While people are feeling more motivated to de-clutter this time of year, there are still some strong reasons why people delay or avoid organization. In fact, Americans have the best of intentions to organize their desk or workspace (45%), computer files (36%), or email (28%) but for various reasons never get around to it. The biggest challenge seems to be deciding what goes and what stays. Nearly half (46%) have struggled with prioritizing what should be saved or thrown away, while others claim finding the motivation to get the job done (43%) or having the right organizational tools (27%) such as labels, binders, or desktop organizers prevent them from organizing their workspaces.
Fortunately, Americans understand the value of being organized and admit it helps them feel more accomplished (71%), in control of their lives (68%) and relaxed (43%). While we have all experienced being overwhelmed with clutter, it’s out with the old and in with the new organized you in 2011.
OfficeMax Incorporated (NYSE: OMX) is a leader in both business-to-business office products solutions and retail office equipment. The OfficeMax mission is simple. We help our customers do their best work. The company provides office supplies and paper, in-store print and document services through OfficeMax ImPress®, technology products and solutions, and office furniture to consumers and to large, medium and small businesses. OfficeMax customers are served by more than 30,000 associates through direct sales, catalogs, e-commerce and approximately 1,000 stores. For more information, visit OfficeMax.com.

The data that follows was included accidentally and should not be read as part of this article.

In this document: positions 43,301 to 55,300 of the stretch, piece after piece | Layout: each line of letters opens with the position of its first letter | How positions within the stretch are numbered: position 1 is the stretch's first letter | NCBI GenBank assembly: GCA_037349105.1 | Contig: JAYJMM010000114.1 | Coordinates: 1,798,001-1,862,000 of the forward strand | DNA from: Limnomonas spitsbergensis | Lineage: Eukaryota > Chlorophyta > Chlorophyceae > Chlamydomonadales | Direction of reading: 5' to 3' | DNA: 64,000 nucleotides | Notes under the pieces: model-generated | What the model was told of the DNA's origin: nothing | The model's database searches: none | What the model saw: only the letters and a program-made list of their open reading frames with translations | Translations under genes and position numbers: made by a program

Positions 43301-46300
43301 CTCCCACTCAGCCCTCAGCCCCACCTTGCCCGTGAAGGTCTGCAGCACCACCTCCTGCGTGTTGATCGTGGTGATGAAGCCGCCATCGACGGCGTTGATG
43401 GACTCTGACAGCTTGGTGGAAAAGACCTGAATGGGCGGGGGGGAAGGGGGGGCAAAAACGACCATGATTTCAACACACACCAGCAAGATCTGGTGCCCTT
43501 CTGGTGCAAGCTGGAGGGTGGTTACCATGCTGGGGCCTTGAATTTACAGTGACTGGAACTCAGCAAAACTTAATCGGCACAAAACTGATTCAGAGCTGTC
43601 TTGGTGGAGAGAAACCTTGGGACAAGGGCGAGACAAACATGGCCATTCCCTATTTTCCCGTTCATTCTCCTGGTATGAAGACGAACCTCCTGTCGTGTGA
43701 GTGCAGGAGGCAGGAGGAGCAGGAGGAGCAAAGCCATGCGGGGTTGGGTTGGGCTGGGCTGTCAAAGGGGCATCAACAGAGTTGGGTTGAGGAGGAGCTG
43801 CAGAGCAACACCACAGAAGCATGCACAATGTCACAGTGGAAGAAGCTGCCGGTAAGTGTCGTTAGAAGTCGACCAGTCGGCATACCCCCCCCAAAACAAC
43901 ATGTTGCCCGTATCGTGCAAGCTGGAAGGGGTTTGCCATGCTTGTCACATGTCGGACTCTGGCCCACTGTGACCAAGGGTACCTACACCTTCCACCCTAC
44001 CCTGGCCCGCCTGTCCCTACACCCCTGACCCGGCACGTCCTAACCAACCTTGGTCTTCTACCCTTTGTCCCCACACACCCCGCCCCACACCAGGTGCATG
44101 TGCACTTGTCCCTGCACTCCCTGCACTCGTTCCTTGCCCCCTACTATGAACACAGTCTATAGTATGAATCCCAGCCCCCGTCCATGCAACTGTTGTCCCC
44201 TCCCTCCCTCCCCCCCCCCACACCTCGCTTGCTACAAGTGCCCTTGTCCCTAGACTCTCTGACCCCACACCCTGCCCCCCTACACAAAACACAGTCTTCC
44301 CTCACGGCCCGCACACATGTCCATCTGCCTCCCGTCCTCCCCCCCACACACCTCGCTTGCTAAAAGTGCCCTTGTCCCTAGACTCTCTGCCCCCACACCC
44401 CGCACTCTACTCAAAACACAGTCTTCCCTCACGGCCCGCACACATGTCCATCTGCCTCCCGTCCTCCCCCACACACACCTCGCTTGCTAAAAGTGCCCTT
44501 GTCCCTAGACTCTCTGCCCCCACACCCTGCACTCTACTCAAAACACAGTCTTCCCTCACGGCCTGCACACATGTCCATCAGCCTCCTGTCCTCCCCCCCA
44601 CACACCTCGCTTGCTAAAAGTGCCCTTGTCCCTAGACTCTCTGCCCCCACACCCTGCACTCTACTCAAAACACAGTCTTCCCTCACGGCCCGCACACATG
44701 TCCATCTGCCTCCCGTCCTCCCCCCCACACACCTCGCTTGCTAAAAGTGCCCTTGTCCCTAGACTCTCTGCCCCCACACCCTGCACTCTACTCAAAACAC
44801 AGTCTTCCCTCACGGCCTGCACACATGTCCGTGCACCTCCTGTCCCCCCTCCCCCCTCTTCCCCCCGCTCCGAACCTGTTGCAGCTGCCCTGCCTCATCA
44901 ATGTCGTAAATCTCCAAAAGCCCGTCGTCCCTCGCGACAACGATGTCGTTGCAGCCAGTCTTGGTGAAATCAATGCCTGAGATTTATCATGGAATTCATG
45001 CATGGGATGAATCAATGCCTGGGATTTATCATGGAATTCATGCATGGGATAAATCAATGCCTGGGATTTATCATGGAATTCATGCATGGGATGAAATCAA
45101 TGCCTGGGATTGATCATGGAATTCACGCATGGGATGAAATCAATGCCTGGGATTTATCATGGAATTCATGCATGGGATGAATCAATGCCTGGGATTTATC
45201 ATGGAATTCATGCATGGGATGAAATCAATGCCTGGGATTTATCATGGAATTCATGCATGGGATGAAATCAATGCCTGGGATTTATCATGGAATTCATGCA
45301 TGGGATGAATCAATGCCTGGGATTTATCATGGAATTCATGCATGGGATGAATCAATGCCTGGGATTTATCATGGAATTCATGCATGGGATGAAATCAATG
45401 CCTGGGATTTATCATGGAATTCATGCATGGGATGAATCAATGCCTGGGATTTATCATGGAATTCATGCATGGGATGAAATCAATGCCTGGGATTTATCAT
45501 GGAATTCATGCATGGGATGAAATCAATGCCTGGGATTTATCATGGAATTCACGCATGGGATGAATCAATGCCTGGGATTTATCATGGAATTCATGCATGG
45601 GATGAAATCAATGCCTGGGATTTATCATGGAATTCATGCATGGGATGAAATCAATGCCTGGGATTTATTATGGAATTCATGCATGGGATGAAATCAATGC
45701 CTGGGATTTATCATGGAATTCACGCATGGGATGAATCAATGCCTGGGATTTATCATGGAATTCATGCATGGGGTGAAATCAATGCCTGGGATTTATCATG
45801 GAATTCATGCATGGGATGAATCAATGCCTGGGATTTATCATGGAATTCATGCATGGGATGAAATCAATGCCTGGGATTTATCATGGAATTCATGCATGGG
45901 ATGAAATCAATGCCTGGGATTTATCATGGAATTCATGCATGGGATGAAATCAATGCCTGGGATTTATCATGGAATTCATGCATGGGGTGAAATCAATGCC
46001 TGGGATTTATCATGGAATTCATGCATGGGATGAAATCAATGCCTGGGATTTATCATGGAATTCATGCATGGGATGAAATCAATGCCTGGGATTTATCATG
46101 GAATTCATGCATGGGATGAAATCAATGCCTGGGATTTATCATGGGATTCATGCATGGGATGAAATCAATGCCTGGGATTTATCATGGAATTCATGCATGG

About Peter Walsh
Born in Australia, Peter Walsh moved to Los Angeles in 1994 to launch a company to help businesses improve their employees’ job satisfaction and effectiveness. He considers himself to be part-contractor and part-therapist in his approach to helping individuals attain their goals. When not wading through clutter and large-scale disorganization, Peter’s passions include mid-century architecture and design, home renovation and transforming chaos into order. Peter is a New York Times bestselling author and undisputed expert on organization. He has frequently appeared on TLC’s Clean Sweep and The Oprah Winfrey Show to share his organizational expertise. Most recently, Peter launched a new show on Oprah Winfrey Network (OWN) called Enough Already! and released a new book titled Lighten Up: Love What You Have, Have What You Need, Be Happier With Less. To learn more, visit peterwalshdesign.com.
Research Methodological Notes:
OfficeMax’s 2011 Workspace Organization Survey was conducted by Kelton Research between December 30, 2010 and January 4, 2011 via email invitation and online survey. Quotas are set to ensure reliable and accurate representation of the total U.S. population ages 18 and over. Results of any sample are subject to sampling variation. The magnitude of the variation is measurable and affected by the number of interviews and the level of the percentages expressing the results. In this particular study, the chances are 95 in 100 that a survey result does not vary, plus or minus, by more than 3.1 percentage points from the result that would be obtained if interviews had been conducted with all persons in the universe represented by the sample.
¹ A national internet study among 1,000 employed Americans ages 18-years and over